14. It's a net percentage based on the number of new claims. What it means is that many unemployed claimants are moving into low-paid work, but still need to claim HB. So the total number of HB claimants (both new and pre-existing) who are working is rising slightly faster than the number of new claims. For example, if there were 100,000 new claimants of which half (50,000) were working and 57,000 pre-exisiting claimants moved into work then the net result would be an additional 107,000 HB claimants who are working which would be 107% of the 100,000 new claims. These figures are for illustration purposes; I don't have the actual figures to hand.
  15. Contains some good analysis... 'Exporting homelessness – very very bad news for Shapps': http://speye.wordpress.com/2012/04/26/exporting-homelessness-very-very-bad-news-for-shapps/
  16. They're making an Olympian effort. 'Olympus sends mystery teaser in post': http://www.techradar.com/news/photography-video-capture/cameras/olympus-sends-mystery-teaser-in-post-1078144
  17. It doesn't. When a Rent Officer calculates LHA rates they are required by law to exclude rents for tenancies which are assisted or influenced by HB. Thus LHA rates are set only by reference to rents paid by non-HB tenants. 'Rent Officer Handbook - Lettings Information - HB': http://www.voa.gov.uk/corporate/Publications/Manuals/RentOfficerA-Z/l-roh-lettings-information-HB.html LHA rates are now frozen to April 2013 from when they will be adjusted in line with CPI.
  18. 'Impact of the changes to Housing Benefit announced in the June 2010 Budget' http://www.publications.parliament.uk/pa/cm201011/cmselect/cmworpen/memo/hb/hb72a.htm 'Leading the market? A research report into whether Local Housing Allowance (LHA) lettings are feeding rent inflation.' [september 2011]: http://www.cih.org/policy/CIHBPF-August2011.pdf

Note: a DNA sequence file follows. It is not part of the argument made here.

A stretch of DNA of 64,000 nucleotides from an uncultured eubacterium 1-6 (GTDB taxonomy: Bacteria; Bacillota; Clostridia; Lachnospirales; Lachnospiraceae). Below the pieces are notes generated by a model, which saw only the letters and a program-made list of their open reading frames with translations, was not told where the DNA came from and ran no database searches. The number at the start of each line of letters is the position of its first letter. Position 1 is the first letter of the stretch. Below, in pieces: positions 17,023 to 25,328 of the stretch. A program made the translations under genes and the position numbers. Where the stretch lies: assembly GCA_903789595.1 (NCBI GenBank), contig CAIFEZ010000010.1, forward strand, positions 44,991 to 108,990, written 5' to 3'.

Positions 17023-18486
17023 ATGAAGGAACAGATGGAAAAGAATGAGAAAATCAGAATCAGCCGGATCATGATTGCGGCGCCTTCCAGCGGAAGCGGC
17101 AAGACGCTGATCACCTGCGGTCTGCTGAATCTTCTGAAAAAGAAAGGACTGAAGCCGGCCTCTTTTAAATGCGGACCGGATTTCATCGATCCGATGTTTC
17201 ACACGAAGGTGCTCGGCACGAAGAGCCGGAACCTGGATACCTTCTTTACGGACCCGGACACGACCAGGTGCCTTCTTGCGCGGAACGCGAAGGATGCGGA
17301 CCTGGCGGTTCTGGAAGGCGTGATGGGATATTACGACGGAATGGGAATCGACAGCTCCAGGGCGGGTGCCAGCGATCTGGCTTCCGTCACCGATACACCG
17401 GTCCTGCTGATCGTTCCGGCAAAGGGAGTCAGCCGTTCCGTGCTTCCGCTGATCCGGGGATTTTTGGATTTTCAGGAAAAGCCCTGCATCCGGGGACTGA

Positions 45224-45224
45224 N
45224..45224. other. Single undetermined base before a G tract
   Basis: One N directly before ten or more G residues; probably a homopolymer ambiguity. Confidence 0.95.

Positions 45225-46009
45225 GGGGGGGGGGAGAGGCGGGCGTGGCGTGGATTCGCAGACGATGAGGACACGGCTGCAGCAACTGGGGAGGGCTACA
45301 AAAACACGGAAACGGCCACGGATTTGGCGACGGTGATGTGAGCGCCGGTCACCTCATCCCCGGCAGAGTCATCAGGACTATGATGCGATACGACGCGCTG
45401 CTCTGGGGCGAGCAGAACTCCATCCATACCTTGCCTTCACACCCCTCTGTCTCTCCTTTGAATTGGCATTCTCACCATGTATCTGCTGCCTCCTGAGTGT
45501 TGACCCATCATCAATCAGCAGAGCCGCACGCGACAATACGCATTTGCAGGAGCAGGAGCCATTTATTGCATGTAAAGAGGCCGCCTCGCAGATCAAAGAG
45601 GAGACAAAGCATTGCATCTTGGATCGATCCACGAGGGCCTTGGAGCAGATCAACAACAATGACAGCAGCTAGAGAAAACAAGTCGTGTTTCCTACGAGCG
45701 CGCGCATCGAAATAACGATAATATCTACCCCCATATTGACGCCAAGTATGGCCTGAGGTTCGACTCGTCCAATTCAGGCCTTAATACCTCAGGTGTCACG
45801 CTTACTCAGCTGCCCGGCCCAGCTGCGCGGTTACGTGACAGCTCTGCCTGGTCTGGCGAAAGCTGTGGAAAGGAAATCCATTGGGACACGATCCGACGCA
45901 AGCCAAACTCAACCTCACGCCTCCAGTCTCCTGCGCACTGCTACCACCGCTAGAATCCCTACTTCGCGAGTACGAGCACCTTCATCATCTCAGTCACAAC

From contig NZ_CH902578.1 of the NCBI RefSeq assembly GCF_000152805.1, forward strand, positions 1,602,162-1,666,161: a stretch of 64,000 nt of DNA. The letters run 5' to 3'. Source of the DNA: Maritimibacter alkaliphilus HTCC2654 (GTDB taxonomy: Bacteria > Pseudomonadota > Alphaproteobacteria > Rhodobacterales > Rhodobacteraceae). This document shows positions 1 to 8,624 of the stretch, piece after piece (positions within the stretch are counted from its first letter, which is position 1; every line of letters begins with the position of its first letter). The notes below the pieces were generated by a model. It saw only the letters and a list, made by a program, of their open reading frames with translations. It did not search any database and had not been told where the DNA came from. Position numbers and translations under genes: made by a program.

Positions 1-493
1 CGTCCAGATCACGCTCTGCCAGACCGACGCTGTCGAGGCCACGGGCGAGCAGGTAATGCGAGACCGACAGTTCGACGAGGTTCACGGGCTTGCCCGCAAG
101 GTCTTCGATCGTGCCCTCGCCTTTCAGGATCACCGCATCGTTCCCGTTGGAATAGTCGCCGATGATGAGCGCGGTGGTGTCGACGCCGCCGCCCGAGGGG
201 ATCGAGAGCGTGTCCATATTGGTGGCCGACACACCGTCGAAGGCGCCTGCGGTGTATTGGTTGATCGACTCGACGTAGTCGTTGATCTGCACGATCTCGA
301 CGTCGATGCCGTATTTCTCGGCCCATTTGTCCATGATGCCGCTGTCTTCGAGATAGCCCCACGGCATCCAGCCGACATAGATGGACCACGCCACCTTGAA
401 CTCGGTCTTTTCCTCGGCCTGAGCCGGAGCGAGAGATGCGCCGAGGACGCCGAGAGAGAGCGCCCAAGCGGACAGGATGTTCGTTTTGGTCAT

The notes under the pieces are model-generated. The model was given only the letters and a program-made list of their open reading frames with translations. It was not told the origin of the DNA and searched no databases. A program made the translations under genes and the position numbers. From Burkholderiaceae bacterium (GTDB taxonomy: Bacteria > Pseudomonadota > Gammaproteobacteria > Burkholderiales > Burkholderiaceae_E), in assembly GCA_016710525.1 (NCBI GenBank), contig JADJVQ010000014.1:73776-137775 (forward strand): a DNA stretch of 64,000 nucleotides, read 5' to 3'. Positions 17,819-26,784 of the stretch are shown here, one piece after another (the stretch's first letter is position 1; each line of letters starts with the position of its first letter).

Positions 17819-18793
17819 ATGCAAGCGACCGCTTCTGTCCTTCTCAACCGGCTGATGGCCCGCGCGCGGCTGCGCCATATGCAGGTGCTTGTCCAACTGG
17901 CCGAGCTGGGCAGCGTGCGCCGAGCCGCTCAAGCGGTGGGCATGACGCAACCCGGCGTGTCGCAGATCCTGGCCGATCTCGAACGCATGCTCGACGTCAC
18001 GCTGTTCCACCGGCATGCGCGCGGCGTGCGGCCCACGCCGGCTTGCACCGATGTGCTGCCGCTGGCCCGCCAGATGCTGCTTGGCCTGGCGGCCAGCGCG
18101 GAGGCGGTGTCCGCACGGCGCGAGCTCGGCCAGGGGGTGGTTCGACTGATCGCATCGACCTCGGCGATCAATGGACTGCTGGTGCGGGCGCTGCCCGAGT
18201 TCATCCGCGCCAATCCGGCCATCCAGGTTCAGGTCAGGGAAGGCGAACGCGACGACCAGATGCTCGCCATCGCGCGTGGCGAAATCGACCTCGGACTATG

19. Must be about time for some more austerity measures. Been working really well so far.
  20. The maximum Local Housing Allowance (LHA) for 3-bed accommodation in Newham is £259.62. 'Local Housing Allowance rates': http://www.newham.gov.uk/benefitsandpayments/housingbenefitinformationforlandlords/localhousingallowancerates.htm Clearly you haven't got the courtesy to other HPC members to do even the most basic of research before posting to the forum. The maximum Local Housing Allowance (LHA) for 1-bed self-contained accommodation in Newham is £170 a week. No. It's the people who make that accusation who are playing politics.
  21. Nothing to do with Stoke Council. The letter being reported as an example was sent to Brighter Futures, a housing charity based in Stoke-on-Trent. Brighter Futures: http://www.brighter-...es.org.uk/about It was one of 1,179 similar letters sent to a wide variety of Housing Associations and charities... 'Fed warns Newham problems are 'tip of iceberg'' [April 2012]: http://www.insidehou...6521557.article
  22. There's a very large overlap between those 'categories' and many people move between the two every month. The HB caseload for people of working age is highly dynamic.
  23. It's the ill-considered HB reduction that is helping to push rents up in Newham as claimants are being displaced from Central London. This is also increasing the number of families presenting as homeless - the problem which Newham Council is attempting to deal with here.